For more news from Navy Expeditionary Combat Command, visit www.news.navy.mil/local/necc/.
The first ever recipient of the Gamewardens Leadership Excellence Award is presented to Petty Officer, FC2(SW) Stefanie Dressel of the USS James E. Williams (DDG-95) on February 2, 2007. Gathered around her in this photo are; Gary Marker, John Woody, Larry Weatherall, Jerry Gandy, Skip McIntosh, and Newell Butts. All are members of the Mid-Atlantic Chapter of Gamewardens of Vietnam Association, Inc. (Photo submitted by Vaughn Shuler.)
By Louis Hansen
© April 23, 2006
After spending a year on river patrols in Vietnam, Petty Officer 3rd Class Bill Ferguson had a few memorable welcome-back-to-fleet moments.
One happened at the front gate of Portsmouth Naval Shipyard. Ferguson and some fellow sailors drove to meet their new ship, the ammunition hauler Santa Barbara. The Marine guard looked at Ferguson's chest full of ribbons. The men exchanged words... More »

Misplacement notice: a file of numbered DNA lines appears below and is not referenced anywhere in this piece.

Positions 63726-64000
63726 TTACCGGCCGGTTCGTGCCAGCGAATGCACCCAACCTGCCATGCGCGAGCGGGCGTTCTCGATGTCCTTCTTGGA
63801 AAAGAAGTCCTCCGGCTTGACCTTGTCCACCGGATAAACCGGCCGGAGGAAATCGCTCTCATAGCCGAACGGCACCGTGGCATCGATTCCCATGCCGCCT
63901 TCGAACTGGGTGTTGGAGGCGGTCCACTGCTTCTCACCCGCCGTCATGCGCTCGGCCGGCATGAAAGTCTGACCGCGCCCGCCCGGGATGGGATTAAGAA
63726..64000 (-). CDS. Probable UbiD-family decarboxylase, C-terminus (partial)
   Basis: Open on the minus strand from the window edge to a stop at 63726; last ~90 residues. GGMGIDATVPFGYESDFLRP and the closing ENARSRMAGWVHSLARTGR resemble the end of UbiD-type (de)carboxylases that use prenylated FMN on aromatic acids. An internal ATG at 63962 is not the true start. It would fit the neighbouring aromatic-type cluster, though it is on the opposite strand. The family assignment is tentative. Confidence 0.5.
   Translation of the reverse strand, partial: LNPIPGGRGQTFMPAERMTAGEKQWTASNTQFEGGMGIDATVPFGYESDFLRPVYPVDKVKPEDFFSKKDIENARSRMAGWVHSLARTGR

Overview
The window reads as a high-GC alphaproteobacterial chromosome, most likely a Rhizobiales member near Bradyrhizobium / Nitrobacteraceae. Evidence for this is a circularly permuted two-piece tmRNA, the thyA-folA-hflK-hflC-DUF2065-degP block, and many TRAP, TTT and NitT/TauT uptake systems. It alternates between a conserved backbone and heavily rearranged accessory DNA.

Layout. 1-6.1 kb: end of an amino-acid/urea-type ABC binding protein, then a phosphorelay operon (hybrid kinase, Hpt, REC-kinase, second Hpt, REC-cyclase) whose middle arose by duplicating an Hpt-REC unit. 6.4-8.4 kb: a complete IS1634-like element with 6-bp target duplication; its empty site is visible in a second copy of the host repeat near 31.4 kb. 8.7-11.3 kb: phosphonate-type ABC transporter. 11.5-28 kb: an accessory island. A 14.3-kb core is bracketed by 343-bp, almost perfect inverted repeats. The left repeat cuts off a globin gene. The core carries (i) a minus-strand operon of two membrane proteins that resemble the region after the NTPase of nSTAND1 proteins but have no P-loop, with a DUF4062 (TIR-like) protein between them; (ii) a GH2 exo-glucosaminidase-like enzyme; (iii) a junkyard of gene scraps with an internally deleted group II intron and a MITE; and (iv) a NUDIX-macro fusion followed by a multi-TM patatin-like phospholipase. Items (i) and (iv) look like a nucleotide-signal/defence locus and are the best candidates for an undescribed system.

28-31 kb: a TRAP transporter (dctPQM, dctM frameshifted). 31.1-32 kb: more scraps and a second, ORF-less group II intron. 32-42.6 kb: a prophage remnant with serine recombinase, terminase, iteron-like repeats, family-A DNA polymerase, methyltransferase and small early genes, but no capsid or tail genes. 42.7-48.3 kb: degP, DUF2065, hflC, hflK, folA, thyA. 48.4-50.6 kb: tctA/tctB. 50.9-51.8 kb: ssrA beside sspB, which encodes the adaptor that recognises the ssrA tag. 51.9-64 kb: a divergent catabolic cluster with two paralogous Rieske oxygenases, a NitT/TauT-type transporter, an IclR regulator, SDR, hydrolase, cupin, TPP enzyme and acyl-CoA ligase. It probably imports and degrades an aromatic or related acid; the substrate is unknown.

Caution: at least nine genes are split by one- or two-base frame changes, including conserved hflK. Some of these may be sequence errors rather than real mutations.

New command insignia show riverine mission's true colors... More »
By Eric Mills
US Naval Institute
© April 2006
A call to build awareness from the blue water to the green water to the brown water and for the Navy to heed the three Rsreorganize, recognize and redistributeheralded Day Two of the U.S. Naval Institutes 2006 Applied Naval History Conference.
Riverine Warfare: Back to the Future? was presented at the U.S. Naval Academy April 6-7, and an estimated 300 attendeesmilitary personnel, civilians, academicsare present. More »
The Advisor is an authorized publication for members of the U.S. Defense Department and multinational partners...More »
By Louis Hansen
© April 10, 2006
At this time next year, about 200 sailors will fill up small boats, man .50-caliber machine guns and watch for trouble along the waterways of Baghdad.